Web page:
For VR enthusiasts there's something of a mantra. You'll hear it shared over drinks, murmured with a knowing glance or, occasionally, repeatedly patiently six or seven times to your parents: "Everyone loves VR, as soon as they get a chance to try it out."
The problem, sadly, is that watching someone else in VR just doesn't do it justice. If there's no screen to mirror what they're looking at, you're just sat watching somebody wave their arms around. Even if you can see a screen, the wobbles and shakes you see watching someone else experience VR in first person can be off-putting: it looks like it'll make you sick. If you don't try it, you're unlikely to buy in.
It's not just the fans that have noticed. The team marketing the HTC Vive have picked up on it, too.
"When you're viewing someone else's live feed in VR, it's got this strange Blair Witch style shaky-cam effect going on." said Ryan Hoopingarner, director of product marketing for HTC's VR division. "So, for the last year we've been up against this question: How do you tell somebody what VR is all about without actually putting the headset on them?"
Real camera, virtual camera
By Hoopingarner's own admission, HTC has spent the last twelve months trying to put the headset on as many people as possible, with appearances at most of the major worldwide tech and game shows. For a few weeks they even took over a warehouse in East London, paying actors to dress up as zombies and bellow blood-flecked spittle at visitors as a prelude to playing Arizona Sunshine. HTC really wants you to try room-scale VR with the Vive, because they know that as soon as you try out their holodeck, you'll be hooked.
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But what if you didn't need to strap on a Vive to get a better sense of the experiences you might be able to have with one? That's where its new Mixed Reality set up comes in, devised by Northway Games and Radial Games, the partnership behind Vive launch title Fantastic Contraption.
"They would take a controller and turn it into a virtual camera." said Hoopingarner. "Suddenly they had control of what you were viewing so you didn't have to view the experience in this moving, shaky head camera."
This in-game set up is coupled with a fantastic contraption of a different kind. Set in front of a greenscreen (which at AMD's Gamescom booth is actually a very on-brand red) is a HTC Vive touch controller mounted to the top of a camera, which in this case is affixed to the top of a tripod. This, plus a few connectors and a capture card, allows the team at HTC to put me into the game.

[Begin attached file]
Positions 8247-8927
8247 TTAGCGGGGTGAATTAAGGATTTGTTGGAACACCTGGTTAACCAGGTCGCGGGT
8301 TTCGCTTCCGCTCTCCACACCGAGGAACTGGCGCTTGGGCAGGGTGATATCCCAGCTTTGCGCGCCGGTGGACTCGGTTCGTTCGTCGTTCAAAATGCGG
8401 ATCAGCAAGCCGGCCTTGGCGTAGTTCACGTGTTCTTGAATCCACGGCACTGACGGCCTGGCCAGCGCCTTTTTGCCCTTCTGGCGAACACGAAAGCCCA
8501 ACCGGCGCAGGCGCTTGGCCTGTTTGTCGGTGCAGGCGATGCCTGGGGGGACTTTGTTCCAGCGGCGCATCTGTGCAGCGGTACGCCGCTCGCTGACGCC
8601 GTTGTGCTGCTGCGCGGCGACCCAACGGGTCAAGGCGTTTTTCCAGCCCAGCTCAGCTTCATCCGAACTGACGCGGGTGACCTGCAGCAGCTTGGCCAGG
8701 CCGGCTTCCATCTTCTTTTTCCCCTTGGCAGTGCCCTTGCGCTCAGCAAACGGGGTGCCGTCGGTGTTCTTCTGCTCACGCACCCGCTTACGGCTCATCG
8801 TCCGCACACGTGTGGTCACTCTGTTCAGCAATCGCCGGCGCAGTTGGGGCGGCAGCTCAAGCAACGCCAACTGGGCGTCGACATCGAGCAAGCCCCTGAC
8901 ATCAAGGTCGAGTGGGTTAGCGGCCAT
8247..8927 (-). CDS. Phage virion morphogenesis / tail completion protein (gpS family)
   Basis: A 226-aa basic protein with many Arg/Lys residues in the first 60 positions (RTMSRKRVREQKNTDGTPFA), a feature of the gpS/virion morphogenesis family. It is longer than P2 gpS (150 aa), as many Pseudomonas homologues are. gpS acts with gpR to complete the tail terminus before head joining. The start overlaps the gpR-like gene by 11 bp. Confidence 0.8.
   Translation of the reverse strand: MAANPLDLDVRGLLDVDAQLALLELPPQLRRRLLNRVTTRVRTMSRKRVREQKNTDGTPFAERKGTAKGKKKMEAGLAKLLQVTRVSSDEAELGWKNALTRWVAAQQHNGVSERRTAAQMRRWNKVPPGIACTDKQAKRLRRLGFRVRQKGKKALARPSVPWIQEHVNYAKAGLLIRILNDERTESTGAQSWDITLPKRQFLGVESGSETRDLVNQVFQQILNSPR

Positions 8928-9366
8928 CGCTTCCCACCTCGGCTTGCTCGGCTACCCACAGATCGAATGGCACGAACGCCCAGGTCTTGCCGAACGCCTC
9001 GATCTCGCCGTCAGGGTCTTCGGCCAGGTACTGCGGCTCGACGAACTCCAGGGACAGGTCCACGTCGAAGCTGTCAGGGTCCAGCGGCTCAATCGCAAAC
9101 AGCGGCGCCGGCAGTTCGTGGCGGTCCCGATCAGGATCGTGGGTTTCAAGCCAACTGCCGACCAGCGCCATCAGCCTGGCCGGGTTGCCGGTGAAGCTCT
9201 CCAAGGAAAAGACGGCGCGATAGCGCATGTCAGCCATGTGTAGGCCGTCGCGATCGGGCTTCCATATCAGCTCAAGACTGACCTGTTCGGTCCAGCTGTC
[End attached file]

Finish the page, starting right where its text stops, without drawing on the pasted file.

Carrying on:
"You have the real world camera capturing the real world individual and the remote control virtual camera capturing the virtual world. Then you transpose any other green screen footage. You take the two and blend them together. Here we're using a tripod, fixing you, but you can take it handheld and do it real time live as well."
Twitch and YouTube gamers need this
What does the finished product look like? Well, here's me playing Space Pirate Trainer, dancing between virtual flashes of white-hot death. Nothing in the scene barring me is real, but despite a tiny bit of image distortion, it looks the part.
For the player, running mixed reality is completely negligible so you won't even notice it's going. For the viewer, the experience of spectating is increased tenfold: this sort of mixed reality represents a chance to show potential buyers not merely how they might look with a Vive strapped to their face (the answer is, and always will be, quite dorky) but of the adventures they could be having once they're inside the matrix.
It's not just embedded into a handful of games, either. Mixed reality is being pushed out at the engine level of VR games and experiences developed in Unity and the Unreal Engine, meaning if it's developed in either engine, it will only take what Hoopingarner describes as "very light engineering effort" on the part of the developer to enable mixed reality.
For HTC and the developers working on VR games, it's a marketing tool. You can watch the footage and see someone experiencing room-scale virtual reality as if you are watching them inside the game. We play games for escapism, and watching people shoot down drones, tackle robots with swords or fight off zombies is a powerful marketing image that really shows why you should pick up a certain headset or even a certain game.
For users of Twitch and YouTube though, it's a big opportunity. Virtual reality has been a tough obstacle for streamers to overcome, in a world where the gameplay of a title isn't as interesting as the reaction of your favourite gamer while they're playing it.
Letting the player maintain that connection with their audience by showing how they're reacting and interacting with the virtual world around them is going to be a real draw. And, when the battle to reach potential buyers in the video games world often comes down to the YouTube trenches, HTC could have just come up with its own secret weapon.
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